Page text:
CSotD: The Process-Server Always Rings Twice

Ann Telnaes was out of the gate quickly as the indictments were announced, largely because she’d been following the story since it began and was able to repurpose an Oldie-but-Goodie. This is not to say that she anticipated the co-conspirators: Of these, only Giuliani was indicted.

But she echoes a commentary also advanced by Adam Zyglis before the shoe had dropped, which is that the GOP is more intent on the cover-up than the crime(s), though she is more specific about who was involved in that cover-up, while Zyglis, rather, points out the use of language to deflect from the felony.

In either case, we’re looking at a different sort of conspiracy, since loyalty to Trump has been far stronger than loyalty either to the nation or to the Republican Party. Several people have noted McConnell’s comment, following the unsuccessful attempt to convict Trump in the Senate, that there were other ways to prove, and achieve, justice.

Not so many, however, have reposted what Republican leadership said following the coup attempt.

Had McConnell remained true to his original viewpoint, had the Republicans not lined up behind the president, we’d have been spared two and a half years of sturm-und-drang, because Trump’s attempts to promote the Big Lie would have echoed in an empty well.

As it is, Dave Granlund also made a salient point prior to the handing down of the indictments, and, while the gag relies on a joke about the Plumbers vs the maintenance workers who helped attempt to conceal the stolen documents, the real distinction is that Nixon’s deceptions were carried on within the Executive Branch.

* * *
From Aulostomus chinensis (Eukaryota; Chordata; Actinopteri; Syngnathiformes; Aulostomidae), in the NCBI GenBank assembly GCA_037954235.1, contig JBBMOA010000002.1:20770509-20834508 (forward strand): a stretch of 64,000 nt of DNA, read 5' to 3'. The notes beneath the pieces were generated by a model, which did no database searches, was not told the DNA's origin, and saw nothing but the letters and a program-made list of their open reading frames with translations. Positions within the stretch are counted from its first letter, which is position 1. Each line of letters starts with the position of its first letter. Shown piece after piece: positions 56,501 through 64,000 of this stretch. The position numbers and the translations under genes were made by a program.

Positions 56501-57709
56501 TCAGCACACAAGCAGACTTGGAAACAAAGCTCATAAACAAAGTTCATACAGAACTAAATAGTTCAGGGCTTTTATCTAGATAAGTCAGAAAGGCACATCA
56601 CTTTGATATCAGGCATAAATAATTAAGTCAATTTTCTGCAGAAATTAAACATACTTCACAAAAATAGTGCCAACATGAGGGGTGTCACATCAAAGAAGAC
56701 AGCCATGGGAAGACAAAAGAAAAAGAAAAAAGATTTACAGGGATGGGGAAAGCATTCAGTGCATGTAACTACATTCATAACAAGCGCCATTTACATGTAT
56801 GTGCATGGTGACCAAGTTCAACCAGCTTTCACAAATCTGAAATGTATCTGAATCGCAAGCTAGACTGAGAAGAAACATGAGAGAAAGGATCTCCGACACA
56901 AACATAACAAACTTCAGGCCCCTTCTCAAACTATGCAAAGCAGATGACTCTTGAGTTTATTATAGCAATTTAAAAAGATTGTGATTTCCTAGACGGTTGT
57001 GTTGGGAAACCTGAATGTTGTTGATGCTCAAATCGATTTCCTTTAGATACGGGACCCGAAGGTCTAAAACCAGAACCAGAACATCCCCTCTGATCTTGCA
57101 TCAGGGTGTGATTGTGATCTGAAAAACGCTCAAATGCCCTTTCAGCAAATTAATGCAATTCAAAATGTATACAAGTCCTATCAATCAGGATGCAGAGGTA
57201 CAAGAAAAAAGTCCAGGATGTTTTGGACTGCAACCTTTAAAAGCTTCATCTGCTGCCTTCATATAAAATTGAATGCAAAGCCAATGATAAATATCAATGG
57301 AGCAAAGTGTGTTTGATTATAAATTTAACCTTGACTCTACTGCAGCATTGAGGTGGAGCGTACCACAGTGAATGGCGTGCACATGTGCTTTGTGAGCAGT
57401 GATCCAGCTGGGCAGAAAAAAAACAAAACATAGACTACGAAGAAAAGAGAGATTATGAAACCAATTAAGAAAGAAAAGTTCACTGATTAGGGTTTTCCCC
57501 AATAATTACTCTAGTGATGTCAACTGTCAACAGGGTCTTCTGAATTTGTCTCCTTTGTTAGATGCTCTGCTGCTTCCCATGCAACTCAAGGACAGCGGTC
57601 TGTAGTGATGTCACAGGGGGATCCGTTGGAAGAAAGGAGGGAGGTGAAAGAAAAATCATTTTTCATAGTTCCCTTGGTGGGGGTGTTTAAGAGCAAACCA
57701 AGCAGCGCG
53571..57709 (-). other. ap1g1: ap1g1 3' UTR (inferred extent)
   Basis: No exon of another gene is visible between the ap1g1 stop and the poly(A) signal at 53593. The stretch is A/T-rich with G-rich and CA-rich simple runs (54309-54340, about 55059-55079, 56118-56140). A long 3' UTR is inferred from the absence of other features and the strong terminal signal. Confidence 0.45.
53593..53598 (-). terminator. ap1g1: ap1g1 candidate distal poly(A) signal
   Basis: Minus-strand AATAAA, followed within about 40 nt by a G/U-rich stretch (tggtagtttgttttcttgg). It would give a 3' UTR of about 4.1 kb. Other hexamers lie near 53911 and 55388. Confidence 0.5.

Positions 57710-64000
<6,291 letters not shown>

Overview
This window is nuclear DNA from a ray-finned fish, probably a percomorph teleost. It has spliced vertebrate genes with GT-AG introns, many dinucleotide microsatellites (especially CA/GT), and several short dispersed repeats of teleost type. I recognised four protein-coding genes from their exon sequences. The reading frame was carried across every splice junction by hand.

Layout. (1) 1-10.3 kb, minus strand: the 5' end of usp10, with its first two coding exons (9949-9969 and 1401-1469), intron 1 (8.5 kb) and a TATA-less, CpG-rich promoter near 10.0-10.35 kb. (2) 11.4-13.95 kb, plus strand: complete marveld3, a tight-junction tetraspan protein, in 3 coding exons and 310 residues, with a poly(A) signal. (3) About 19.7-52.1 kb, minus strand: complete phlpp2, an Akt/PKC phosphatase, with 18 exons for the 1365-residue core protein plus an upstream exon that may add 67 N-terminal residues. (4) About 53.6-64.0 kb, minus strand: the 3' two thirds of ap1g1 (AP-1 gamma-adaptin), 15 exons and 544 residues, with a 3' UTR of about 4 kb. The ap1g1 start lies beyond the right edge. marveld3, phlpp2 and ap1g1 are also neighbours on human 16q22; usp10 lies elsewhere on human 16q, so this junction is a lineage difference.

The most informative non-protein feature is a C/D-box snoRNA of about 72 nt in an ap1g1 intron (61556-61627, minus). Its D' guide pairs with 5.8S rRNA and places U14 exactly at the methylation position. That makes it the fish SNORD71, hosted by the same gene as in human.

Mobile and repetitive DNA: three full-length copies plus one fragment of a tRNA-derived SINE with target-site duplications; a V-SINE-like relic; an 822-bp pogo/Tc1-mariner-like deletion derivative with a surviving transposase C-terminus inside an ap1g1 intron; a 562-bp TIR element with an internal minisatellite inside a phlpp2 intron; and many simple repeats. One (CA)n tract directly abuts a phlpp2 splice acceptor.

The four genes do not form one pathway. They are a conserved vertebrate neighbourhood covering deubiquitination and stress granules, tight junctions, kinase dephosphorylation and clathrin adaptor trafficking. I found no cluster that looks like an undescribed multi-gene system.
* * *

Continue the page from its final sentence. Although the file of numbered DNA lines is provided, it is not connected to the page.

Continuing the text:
People are observing that this is the first former president indicted, but they miss two points:

One is that John Tyler died shortly after he joined the secession; had he lived to the end of the Civil War, he’d have certainly been asked to atone for his disloyalty along with the other leaders of the rebellion.

The more relevant point now is that, while a certain number of Republican legislators continued to stand behind Nixon, the great majority abandoned him once the evidence was laid before them by the Senate Watergate Committee. He was not indicted because, having lost his party’s support, he resigned and then was pardoned by Gerald Ford in a decision that continues to be debated by historians.

Some have said the Founders never anticipated our current situation. Well, neither did Gerald Ford or his contemporaries.

Yet here we are, and the question may be less about Donald Trump’s loyalty and patriotism than about that of his fellow Republicans, bearing in mind that, as Wikipedia says, he was at best an indifferent party member.

Their loyalty appears to have been to power, not party.

Clay Bennett (CTFP) offers an optimistic, if not particularly cheerful, view of what happens next. He may have seen Pence’s straightforward announcement, condemning Trump’s actions — which could bolster the ex-VP’s claim to the nomination — but it’s unlikely his cartoon was inspired by DeSantis’s bizarre pronouncement supporting his rival and promising to abandon law enforcement against powerful men if he is elected.

They can’t both be true: If Pence is seen as an honest, stand-up guy, DeSantis cannot possibly be seen in the same way, while, if DeSantis’s call for oligarchy is welcomed, Pence’s demand for constitutional government must, logically, be rejected.

Though logic may not have much to do with public response at this point. Perhaps all three signs could appear on the same lawn; it wouldn’t be the most unlikely combination we’re seen in the past two and a half years.

Still, as Jonathan Swift observed, “It is useless to attempt to reason a man out of a thing he was never reasoned into,” and there is no reason to expect MAGA loyalists to abandon Trump in the face of evidence, however obvious and clear.